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Urology/Urinary system and intestine atrophy

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Question
Hello,
I am sorry beforehand if this question is silly.
I am writing a fantasy novel in which some people doesn't have to eat or drink to survive, though they can if they want to.
My question is, if internal organs responsible for urination and defecation do not work for a while, would they atrophy? If a person such as mentioned above would eat after a few years, would his organism still be able to digest and remove foods and drinks?
I know it's a very hypothetical question, but any help on this topic would be great.
Thank you

Answer
Margarita:

I can't address the GI tract as that is not my field, but I can take a stab at the kidneys.  There is no way to stop the kidneys from working for any long period of time without ruining them.  Essentially, a kidney can survive blockage and even medical problems that cause a complete shutdown temporarily, but a long term period of non-function would certainly cause atrophy and failure.

Since you're writing a fantasy novel, try freezing the kidneys or putting them in some kind of "stasis" field since otherwise they can't work.

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Stephen W. Leslie, MD

Expertise

Questions concerning erectile dysfunction, kidney stones and prostate disorders including prostate cancer. I have a special interest in kidney stone disease prevention.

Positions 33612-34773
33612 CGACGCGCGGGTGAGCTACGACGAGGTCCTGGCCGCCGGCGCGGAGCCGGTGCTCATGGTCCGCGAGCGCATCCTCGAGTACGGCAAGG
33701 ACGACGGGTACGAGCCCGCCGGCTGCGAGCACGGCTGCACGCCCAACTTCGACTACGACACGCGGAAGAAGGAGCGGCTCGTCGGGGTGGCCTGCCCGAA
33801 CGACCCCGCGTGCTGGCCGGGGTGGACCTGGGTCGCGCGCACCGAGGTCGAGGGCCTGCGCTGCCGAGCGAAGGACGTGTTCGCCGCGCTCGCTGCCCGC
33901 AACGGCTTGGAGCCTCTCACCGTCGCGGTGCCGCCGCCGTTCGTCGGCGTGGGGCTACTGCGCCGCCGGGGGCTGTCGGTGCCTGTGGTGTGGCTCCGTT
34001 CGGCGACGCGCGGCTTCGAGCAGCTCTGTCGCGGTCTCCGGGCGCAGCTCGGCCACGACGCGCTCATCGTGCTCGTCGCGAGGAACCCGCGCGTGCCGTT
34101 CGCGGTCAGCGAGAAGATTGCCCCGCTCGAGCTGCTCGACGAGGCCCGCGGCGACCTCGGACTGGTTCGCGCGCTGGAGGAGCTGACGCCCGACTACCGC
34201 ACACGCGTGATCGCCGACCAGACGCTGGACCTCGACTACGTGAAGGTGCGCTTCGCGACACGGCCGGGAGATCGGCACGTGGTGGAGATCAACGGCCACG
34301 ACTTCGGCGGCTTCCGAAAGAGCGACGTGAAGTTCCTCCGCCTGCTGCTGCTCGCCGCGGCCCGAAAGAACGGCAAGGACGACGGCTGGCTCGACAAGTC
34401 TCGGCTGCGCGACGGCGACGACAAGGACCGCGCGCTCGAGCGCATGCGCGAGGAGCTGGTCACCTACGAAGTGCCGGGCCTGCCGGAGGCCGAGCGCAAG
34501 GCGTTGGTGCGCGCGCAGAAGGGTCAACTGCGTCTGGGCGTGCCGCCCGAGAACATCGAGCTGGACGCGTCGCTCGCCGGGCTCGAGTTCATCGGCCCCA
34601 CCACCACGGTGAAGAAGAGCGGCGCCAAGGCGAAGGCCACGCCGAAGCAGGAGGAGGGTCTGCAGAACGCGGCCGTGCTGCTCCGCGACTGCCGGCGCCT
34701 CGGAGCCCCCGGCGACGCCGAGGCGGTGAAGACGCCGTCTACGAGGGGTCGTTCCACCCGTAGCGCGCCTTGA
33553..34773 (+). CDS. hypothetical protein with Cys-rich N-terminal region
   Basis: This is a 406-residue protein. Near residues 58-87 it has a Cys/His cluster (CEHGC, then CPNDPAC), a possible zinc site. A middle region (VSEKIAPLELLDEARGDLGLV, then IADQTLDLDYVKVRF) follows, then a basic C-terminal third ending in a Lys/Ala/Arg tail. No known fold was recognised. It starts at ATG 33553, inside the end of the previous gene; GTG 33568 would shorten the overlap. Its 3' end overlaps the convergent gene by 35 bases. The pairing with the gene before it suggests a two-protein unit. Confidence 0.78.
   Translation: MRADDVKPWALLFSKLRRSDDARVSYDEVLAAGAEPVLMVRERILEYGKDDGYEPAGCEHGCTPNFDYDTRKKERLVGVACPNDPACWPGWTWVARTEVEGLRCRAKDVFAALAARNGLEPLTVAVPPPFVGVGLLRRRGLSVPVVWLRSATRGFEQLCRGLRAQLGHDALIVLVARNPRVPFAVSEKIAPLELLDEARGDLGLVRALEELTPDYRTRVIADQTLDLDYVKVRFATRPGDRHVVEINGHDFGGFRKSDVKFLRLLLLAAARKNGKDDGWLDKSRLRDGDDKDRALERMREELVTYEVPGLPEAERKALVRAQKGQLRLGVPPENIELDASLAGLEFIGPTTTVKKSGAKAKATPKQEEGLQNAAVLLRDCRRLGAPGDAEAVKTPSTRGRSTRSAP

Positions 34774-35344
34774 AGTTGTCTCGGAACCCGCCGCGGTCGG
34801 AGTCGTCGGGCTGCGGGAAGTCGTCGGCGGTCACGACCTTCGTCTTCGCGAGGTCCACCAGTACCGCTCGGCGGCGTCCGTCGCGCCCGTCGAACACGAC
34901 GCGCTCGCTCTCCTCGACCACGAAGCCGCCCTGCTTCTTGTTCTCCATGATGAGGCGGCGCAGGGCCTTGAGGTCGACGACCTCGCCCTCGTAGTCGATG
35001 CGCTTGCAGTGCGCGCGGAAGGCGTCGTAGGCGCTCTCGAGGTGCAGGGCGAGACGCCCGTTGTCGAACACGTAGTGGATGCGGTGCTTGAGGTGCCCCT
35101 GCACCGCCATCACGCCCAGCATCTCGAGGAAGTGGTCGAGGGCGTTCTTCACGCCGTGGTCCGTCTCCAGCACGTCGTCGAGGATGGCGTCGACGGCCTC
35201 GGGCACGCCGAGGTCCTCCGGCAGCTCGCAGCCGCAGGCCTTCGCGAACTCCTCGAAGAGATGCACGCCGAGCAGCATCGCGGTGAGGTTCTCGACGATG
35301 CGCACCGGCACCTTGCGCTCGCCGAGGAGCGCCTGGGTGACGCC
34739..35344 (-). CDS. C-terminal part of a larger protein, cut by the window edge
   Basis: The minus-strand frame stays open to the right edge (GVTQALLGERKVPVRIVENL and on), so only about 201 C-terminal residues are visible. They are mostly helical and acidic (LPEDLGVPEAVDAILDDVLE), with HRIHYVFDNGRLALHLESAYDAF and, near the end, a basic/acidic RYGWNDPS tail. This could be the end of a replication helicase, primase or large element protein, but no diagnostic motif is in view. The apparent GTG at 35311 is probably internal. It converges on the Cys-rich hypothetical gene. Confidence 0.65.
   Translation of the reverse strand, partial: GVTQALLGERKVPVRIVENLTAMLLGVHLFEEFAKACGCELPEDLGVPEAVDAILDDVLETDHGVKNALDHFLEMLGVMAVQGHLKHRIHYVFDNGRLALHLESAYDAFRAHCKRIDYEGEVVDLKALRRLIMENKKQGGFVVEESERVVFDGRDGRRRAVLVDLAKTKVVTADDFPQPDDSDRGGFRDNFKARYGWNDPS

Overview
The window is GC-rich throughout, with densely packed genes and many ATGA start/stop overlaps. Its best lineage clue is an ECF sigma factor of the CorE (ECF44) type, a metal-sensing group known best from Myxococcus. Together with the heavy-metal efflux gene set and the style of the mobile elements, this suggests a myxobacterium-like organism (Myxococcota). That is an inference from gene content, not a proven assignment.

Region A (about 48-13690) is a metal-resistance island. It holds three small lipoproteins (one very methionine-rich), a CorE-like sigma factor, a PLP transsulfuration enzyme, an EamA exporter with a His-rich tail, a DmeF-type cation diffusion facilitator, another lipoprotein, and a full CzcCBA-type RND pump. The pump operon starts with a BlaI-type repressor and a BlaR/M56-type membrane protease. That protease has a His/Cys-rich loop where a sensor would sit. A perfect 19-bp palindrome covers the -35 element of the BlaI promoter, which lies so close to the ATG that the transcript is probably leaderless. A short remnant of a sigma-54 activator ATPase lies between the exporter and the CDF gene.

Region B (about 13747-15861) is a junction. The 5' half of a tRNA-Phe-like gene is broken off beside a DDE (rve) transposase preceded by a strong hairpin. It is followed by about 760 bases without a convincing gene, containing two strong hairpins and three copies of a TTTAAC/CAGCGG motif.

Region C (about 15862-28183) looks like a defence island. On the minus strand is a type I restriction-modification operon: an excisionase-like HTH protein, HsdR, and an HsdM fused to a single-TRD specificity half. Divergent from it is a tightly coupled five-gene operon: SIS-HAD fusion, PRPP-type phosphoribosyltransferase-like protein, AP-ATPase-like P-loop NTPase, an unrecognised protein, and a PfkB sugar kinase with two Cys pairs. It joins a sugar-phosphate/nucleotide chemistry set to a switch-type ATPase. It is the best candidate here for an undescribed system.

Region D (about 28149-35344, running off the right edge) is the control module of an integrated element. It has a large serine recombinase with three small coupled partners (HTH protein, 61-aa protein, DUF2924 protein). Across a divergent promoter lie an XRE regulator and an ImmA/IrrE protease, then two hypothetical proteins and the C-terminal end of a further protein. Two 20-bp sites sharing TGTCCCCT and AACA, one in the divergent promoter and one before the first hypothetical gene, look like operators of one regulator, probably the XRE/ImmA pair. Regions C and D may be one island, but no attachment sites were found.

Experience

Full time practicing urologist with 30 years experience. Associate Professor of Surgery and Chief of Urology at Creighton University Medical Center. Editor in Chief of eMedicine Urology internet textbook. Author of only NIH approved book written for patients by a urologist on the subject of kidney stones "The Kidney Stones Handbook". Inventor of the "Parachute" and "Escape" kidney stone baskets and the "Calculus" stone prevention analysis computer program.

Organizations
American Urological Association, Ohio State Medical Association, Sexual Medicine Society

Publications
Men's Health, Journal of Urology, Urology, Healthwatch Magazine, Emergency Medicine Monthly, eMedicine, "The Kidney Stones Handbook", and numerous articles in various newspapers. He is also the editor of the Urology Board Review by McGraw-Hill used by urologists to study for their Board Certification Examinations.

Education/Credentials
Graduate of New York Medical College with residencies completed at Metropolitan Hospital New York, Albany Medical Center and University of Wisconsin-Madison.

Awards and Honors
Thirlby Award of the American Urological Association. Rated as one the country's Best Urologists by the Independent Consumer's Research Institute

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